Chicago White Sox Mt. Rushmore

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<p> The question posed recently whether Derek Jeter should be considered as part of the Yankees’ Mt. Rushmore piqued my interest. Not really the Jeter-Yankees part, but the idea that teams should have their own Mt. Rushmores. Who are the four individuals that have risen above all others for each organization? The question sounds simple. Even two guys sitting in a bar can figure that out, right? Not so fast. Let the arguments begin.</p>

MLB Mt. Rushmores

by Charlie Miller

We believe that all MLB teams should have their own Mt. Rushmores. Who are the four baseball players that have risen above all others for each organization? The question sounds simple. Even two guys sitting in a bar can figure that out, right? Not so fast. Let the arguments begin.

Chicago White Sox Mt. Rushmore

Since 1901, this franchise has been to the postseason just nine times. Nine. Surprisingly, Ozzie Guillen is the only manager in history to take the team to the postseason twice. The Sox have been to five World Series winning in 1906, 1917 and 2005; losing in 1919 and 1959. The two teams with the clearest identities are the Black Sox of 1919, famous for throwing the World Series, and the 1959 Go-Go Sox, famous for flashy defense and daring, exciting baserunning.

Frank Thomas
The Big Hurt inflicted pain on opposing pitchers for 19 years, 16 of them spent in a Chicago uniform. Thomas (above) was arguably the game’s best hitter for most of the 1990s, winning two MVP awards and finishing second once, third twice and eighth three times. During the decade, he averaged .320 with 30 homers and 104 RBIs. For eight seasons (1991-98) he had more than 100 runs, RBIs and walks in each season.

Luke Appling
Fans of my generation don’t remember Old Aches and Pains, but we do recall Appling leading off the Cracker Jacks Old-Timers All-Star Game in Washington in 1983 with a home run — at age 75. The shortstop was a fixture in Chicago in the 1930s and ’40s. He led the league in batting in 1943 and was second in MVP voting, then missed all of 1944 and most of ’45 while serving his country. He was 10th in MVP voting at age 40 in 1947.

Eddie Collins
The Hall of Fame second baseman played just 12 of his 25 seasons with Chicago, but his time in a White Sox uniform accounted for 59 percent of his games. He had 2,007 hits and 1,065 runs with Chicago and batted .331.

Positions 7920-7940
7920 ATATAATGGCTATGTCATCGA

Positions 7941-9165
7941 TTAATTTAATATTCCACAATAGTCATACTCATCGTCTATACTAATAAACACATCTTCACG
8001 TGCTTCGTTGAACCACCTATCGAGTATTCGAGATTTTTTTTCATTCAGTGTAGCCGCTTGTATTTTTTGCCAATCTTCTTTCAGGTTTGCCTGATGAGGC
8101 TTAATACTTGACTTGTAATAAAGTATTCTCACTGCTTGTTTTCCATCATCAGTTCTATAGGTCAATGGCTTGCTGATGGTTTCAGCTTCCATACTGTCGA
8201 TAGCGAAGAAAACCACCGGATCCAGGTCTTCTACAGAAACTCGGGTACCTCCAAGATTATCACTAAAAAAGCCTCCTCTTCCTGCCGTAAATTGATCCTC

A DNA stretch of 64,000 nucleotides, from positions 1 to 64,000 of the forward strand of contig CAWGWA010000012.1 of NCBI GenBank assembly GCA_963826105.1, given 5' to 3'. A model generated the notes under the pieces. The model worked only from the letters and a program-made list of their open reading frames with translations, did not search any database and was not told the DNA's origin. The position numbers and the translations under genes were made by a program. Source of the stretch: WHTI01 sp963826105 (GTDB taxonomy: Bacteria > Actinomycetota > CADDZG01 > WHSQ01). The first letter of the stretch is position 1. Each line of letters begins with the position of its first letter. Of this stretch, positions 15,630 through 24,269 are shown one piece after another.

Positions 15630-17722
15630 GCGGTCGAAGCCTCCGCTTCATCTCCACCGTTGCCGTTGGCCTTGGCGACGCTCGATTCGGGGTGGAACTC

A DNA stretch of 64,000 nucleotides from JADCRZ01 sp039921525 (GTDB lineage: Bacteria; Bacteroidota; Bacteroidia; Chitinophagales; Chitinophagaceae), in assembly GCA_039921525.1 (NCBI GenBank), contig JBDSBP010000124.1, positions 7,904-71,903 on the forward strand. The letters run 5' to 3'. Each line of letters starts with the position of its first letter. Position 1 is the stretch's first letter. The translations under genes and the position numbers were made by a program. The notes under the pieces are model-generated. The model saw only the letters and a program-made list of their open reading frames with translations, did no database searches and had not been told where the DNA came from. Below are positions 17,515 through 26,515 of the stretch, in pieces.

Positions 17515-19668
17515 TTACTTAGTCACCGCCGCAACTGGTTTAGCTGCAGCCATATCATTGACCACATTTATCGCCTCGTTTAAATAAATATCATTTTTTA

Paul Konerko
The heart of the White Sox has been at first base and in the heart of their lineup since 1999. After making $12 million (or more) a season for the past eight years, the fan favorite accepted a one-year deal from the Sox for $2.5 million this season. He's second in games (2,187), fourth in runs (1,126), third in hits (2,249) and is just five total bases shy of Thomas' mark. He's also within rach of Thomas' home run and RBI records, but it would take quite a comeback for the aging Konerko to reach those this season. He needs 21 homers and 104 RBIs to tie the Big Hurt. This is an extremely close call over Nellie Fox.

Close Calls
Just edged out by Konerko, Hall of Famer Nellie Fox is second all-time in games and hits and third in runs.

Prior to making a brief cameo appearance in the dugout in 1968-69, Al Lopez managed the Sox from 1957-65, and led the team to winning seasons all nine years. Under his watch, Chicago won a pennant and finished second five times.

The poster boy for the Go-Go Sox in 1959 was shortstop Luis Aparicio. In two stints with the club, Aparicio was named Rookie of the Year and finished in the top 15 in MVP voting four times, including a runner-up finish in ’59. He led the AL in stolen bases his first nine season, the first seven spent in Chicago. Seven of his nine Gold Gloves were earned as a member of the White Sox.

Harold Baines could have been Mr. White Sox for all-time, but the team felt compelled to trade him during the 1989 season. The first overall pick in 1977, Baines hit better than .300 in a full season just three times for the Sox and drove in 100 twice.

Ed Walsh won 195 games in just 13 seasons in Chicago. He won 40 in 1908 and had three additional seasons of 24 or more. He led the AL in ERA twice, strikeouts twice and shutouts three times.

Ted Lyons won 260 games over a 21-season career spent entirely on Chicago’s South Side. He won as many as 12 games 13 times.

All 20 seasons of Red Faber’s career were in Chicago where the slender righthander won 254 games and tossed 29 shutouts.

Best Current Player
Other than Konerko, who has already earned a place on the mountain, perhaps skipper Robin Ventura can manage his way into the discussion.

 

Follow Charlie Miller on Twitter @AthlonCharlie or email him [email protected]

 

Other teams' Mt. Rushmores:

American LeagueNational League
Baltimore OriolesArizona Diamondbacks
Boston Red SoxAtlanta Braves
Chicago White SoxChicago Cubs
Cleveland IndiansCincinnati Reds
Detroit TigersColorado Rockies
Houston AstrosMiami Marlins
Kansas City RoyalsLos Angeles Dodgers
Los Angeles AngelsMilwaukee Brewers
Minnesota TwinsNew York Mets
New York YankeesPhiladelphia Phillies
Oakland A'sPittsburgh Pirates
Seattle MarinersSan Diego Padres
Tampa Bay RaysSan Francisco Giants
Texas RangersSt. Louis Cardinals
Toronto Blue JaysWashington Nationals


 

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